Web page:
The misfortune of being lucky charms

An expert in what concerns the brilliance of Cartier or Van Cleef & Arpels, Patrick Gries descended into the darkness to photograph the Albino of Tanzania. Here a genetic disease, which affects one in 1,400 people, limits the lifetime. Death becomes more likely during election time, with children and adults being victims of witch “doctors” and superstitious politicians. (Read more…)

© Courtesy of Patrick Gries

© Courtesy of Patrick Gries

Patrick Gries moved to Tanzania for six months accompanying his wife, an anthropologist, and their son and daughter ages seven and nine. In this Eastern Africa country “too wide and where travel is time and energy consuming” he decided to postpone the artistic projects that made him famous and dedicated himself to the reading of regional newspapers.

Every day he was fascinated with “the regional outlook of American and European policy, so different from the rest of the world” until one particular report left him speechless.

“A daily in Dar es Salaam had a story about a farmer who lived four and half hours distant from the capital,” says, in a Skype interview, the author of In/Visibility, a series of portraits of “people that nobody see” and to whom he wanted to return their identity and dignity.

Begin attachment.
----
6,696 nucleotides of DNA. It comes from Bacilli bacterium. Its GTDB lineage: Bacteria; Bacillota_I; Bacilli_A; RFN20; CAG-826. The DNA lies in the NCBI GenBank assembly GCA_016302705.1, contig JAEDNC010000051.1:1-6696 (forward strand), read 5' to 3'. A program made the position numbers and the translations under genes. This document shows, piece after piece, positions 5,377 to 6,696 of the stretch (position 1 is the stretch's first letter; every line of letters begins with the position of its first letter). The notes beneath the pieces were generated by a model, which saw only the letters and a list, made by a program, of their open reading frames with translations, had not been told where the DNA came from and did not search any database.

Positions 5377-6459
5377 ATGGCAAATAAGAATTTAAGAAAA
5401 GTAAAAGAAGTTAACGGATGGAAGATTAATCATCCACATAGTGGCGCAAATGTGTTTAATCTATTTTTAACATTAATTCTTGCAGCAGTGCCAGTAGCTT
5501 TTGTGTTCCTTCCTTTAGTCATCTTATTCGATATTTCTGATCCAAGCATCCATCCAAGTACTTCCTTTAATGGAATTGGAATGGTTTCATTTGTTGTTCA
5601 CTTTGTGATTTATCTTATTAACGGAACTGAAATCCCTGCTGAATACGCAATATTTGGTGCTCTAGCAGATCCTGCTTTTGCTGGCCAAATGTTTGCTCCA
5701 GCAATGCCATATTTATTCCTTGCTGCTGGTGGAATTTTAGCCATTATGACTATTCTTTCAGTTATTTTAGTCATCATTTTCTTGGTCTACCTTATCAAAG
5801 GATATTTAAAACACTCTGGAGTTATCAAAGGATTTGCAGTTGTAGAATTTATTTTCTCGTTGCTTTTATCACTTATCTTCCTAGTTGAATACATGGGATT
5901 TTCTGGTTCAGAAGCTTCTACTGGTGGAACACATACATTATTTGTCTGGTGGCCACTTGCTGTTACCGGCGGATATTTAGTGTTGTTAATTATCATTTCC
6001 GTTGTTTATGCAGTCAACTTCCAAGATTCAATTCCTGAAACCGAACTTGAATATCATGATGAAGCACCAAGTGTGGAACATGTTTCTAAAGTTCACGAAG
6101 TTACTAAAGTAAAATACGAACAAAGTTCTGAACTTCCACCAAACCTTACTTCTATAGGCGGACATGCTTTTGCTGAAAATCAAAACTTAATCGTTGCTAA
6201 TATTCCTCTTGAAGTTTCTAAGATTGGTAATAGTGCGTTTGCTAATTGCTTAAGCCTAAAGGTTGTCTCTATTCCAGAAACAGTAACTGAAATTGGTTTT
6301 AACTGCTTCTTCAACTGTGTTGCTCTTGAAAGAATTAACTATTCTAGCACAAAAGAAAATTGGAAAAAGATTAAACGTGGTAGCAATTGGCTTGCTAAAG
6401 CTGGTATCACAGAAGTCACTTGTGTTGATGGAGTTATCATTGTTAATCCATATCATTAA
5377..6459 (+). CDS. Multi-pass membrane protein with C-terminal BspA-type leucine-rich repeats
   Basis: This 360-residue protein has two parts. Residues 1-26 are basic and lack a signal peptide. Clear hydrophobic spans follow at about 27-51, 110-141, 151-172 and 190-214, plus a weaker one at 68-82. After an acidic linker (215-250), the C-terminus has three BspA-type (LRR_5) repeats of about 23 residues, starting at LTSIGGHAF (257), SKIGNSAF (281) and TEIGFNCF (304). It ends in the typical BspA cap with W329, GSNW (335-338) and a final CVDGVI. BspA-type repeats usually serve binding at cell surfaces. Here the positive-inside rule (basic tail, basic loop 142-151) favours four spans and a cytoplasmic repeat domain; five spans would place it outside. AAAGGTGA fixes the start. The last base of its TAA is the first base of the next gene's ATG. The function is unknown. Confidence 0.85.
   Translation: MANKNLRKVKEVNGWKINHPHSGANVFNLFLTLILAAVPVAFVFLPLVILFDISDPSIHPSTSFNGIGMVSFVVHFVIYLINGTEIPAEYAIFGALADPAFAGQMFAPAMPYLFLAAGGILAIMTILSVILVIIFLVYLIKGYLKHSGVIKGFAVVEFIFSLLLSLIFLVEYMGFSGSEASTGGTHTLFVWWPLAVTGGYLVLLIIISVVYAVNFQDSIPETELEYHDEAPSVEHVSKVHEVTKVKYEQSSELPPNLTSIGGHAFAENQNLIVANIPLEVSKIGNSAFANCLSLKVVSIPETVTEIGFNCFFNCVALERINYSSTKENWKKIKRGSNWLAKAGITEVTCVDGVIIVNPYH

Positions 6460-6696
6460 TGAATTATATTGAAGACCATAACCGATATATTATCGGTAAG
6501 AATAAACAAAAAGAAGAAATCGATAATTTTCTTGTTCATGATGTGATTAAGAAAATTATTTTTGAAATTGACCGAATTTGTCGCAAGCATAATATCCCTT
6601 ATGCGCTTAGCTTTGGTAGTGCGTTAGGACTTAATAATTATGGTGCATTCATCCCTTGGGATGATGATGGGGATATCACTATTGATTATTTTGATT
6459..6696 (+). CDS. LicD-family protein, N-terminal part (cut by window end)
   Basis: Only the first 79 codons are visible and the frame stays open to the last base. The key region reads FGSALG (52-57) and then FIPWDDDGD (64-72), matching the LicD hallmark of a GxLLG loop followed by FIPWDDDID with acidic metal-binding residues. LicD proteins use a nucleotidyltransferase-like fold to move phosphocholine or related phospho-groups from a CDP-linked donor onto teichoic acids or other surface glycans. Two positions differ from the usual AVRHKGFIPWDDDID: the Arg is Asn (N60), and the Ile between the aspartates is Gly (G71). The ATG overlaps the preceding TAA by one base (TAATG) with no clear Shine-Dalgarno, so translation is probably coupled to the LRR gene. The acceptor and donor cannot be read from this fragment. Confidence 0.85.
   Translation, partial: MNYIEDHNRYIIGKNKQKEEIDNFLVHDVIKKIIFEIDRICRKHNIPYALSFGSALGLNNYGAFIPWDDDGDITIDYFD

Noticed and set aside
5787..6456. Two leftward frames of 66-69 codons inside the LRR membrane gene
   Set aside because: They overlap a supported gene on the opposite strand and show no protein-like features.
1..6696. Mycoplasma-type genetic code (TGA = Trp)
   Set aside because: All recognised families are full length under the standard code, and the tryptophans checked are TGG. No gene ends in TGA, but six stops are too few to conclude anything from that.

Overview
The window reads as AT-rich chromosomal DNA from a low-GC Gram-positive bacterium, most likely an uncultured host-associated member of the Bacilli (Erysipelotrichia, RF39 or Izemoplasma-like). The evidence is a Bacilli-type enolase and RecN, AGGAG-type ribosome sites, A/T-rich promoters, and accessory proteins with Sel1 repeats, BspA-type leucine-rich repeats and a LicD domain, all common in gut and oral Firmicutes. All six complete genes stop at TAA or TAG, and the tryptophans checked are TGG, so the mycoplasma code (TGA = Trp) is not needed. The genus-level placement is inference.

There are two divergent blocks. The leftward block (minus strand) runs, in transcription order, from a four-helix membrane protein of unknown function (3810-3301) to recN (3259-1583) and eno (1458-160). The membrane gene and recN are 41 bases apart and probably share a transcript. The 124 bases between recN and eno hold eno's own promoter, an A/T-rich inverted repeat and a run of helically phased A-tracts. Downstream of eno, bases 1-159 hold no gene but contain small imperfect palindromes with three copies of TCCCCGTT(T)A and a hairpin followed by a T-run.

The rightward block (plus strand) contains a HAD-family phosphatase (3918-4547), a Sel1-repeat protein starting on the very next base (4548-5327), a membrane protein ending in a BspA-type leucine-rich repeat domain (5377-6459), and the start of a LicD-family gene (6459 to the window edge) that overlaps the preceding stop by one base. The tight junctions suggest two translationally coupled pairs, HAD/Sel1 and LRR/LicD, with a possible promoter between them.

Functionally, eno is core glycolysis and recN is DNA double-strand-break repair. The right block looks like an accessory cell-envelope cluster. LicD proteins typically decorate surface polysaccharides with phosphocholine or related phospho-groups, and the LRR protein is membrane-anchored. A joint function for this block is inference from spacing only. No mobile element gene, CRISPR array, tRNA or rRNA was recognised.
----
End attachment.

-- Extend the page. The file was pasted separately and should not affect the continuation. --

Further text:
“One night, strangers entered that man’s house, amputated both his arms and left him on the floor bleeding to death. He was an albino, and his arms were sold to witch doctors.”

“It was the first time I heard of it,” added Gries, whose project started in 2010 and took him several years to complete, from the selection of photos to the various exhibits from China to Argentina.

“I could never stop thinking about what I’ve read. Initially, I’ve tried to understand, but there was nothing to understand. It was then, while my wife, an Africanist, was investigating the mining sector in Tanzania, that I decided to photograph the Tanzanian albinos.”

© Courtesy of Patrick Gries

© Courtesy of Patrick Gries

“I started in Dar es Salaam, because it was easier. I contacted the [football] association Albino United. I explained them that I wanted to make some pictures. They asked me for money. I replied that I had no means to pay, and that any payment would negatively affect the nature of my project.”

“They let me ask the albinos if they would accept being photographed. I promised them that I would give the best of me, and that I would try the utmost to draw attention to their drama. All of them accepted. I photographed everyone. I at ease, just like they were dressed.”

Before moving on to the photographs, Gries had to learn what he did not know about albinism. That is a genetic disease characterized by partial or total lack of pigmentation in the skin, hair and eyes due to absence or a defect in an enzyme involved in the melanin production.

“Many of them go completely blind and only a few make it to live to 40 years of age,” the photographer said. “All sections of society are affected, whether rich and poor white or black.”

Tanzania is the country with the highest percentage of albinos: one in every 1,400 inhabitants, i.e. seven times more than in the rest of the world.